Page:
On a different note, we had great attendance at our recent parent / teacher / learner conferences with 95% of parents attending learning focussed meetings with teachers. These conferences can provide a great opportunity for co-construction of goals and thinking about educational progressions, and also as an opportunity to think about how we can work together to achieve goals. Our conference sheets have a section on them for how we can help at home, which can also be useful to this end.
The Family Reading and Maths Evenings held by the Busy Bees over recent years have offered great practical tips and support for parents with learning at home. This is a model I think we could and should extend. Yes, it does require extra time for our teachers, but can also help make a big difference in working towards our vision and moral purpose as educators. Having children attend, keeping it practical and personalising towards children seem to be catalysts in having high attendance to these. When we have offered sessions for parents that are more general, are more theory based, or don’t involve students, we generally have small attendance. Over time this can lead to a sense that ‘it’s not worth it’, however, maybe the formula hasn’t been quite right to attract the people in the first instance. We have to think creatively about how we make links with our parents and community - and particularly with those who are the 5% who didn’t or don’t attend our conferences. This is another challenge for us, but again could be vital and is another part of the exciting job we’ve signed up for.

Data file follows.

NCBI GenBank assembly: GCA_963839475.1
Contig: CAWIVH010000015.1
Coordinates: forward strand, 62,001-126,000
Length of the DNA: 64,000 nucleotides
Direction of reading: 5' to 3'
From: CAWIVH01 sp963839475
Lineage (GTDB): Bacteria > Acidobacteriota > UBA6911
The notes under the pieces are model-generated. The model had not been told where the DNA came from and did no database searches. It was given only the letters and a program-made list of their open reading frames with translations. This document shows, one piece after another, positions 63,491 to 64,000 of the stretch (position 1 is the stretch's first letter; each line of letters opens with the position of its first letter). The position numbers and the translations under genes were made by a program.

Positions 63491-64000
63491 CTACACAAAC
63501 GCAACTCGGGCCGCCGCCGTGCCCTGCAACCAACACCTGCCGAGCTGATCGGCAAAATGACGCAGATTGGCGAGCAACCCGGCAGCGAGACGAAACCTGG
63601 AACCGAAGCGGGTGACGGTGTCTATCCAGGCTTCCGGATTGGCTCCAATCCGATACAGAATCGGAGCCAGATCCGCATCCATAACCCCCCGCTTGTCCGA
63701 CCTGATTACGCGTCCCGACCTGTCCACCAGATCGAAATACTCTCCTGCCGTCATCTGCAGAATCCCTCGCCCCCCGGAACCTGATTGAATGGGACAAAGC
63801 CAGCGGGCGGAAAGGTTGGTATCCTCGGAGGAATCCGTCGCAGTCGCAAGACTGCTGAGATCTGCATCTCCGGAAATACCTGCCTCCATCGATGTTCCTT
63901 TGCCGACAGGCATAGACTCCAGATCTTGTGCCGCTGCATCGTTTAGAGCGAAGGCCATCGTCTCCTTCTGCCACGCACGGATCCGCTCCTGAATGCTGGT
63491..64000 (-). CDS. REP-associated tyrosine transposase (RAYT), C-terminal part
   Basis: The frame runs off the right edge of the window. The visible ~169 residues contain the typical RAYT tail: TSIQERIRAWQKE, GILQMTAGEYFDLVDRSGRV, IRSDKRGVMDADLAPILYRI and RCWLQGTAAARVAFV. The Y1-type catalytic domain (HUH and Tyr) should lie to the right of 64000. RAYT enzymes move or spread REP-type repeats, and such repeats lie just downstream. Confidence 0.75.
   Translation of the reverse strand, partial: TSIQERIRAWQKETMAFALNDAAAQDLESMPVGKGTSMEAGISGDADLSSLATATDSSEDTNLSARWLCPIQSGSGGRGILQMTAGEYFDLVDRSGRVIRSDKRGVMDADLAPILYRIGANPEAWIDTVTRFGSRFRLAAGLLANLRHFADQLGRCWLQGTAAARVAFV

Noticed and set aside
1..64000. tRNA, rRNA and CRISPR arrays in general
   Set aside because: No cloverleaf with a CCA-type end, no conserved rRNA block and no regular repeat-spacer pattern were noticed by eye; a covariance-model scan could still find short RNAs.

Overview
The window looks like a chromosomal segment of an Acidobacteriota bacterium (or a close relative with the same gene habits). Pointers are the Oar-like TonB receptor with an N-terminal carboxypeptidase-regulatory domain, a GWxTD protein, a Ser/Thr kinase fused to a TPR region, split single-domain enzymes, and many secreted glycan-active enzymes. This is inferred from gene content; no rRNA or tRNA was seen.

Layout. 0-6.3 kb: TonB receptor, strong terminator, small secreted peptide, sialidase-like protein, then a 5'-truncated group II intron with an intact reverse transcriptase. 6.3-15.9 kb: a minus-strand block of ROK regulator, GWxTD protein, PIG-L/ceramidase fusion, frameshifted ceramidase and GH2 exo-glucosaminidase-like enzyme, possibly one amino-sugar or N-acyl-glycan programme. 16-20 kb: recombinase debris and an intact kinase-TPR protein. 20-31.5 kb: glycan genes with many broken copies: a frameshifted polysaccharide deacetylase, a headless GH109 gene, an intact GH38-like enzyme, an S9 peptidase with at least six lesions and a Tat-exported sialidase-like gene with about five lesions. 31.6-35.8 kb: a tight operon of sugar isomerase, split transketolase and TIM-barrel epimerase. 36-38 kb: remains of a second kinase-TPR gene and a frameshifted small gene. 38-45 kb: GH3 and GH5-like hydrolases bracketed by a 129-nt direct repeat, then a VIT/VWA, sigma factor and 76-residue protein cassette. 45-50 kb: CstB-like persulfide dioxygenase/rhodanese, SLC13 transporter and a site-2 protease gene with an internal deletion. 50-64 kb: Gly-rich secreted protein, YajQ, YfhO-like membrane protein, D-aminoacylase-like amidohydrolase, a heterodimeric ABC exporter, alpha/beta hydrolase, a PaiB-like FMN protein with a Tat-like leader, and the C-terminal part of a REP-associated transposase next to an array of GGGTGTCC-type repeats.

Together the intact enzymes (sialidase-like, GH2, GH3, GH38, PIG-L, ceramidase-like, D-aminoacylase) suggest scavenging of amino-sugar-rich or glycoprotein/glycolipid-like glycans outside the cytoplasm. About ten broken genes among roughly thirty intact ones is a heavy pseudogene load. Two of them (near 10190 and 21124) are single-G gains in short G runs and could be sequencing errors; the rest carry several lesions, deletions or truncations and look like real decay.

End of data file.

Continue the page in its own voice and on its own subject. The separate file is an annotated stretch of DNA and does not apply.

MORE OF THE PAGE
What are your thoughts?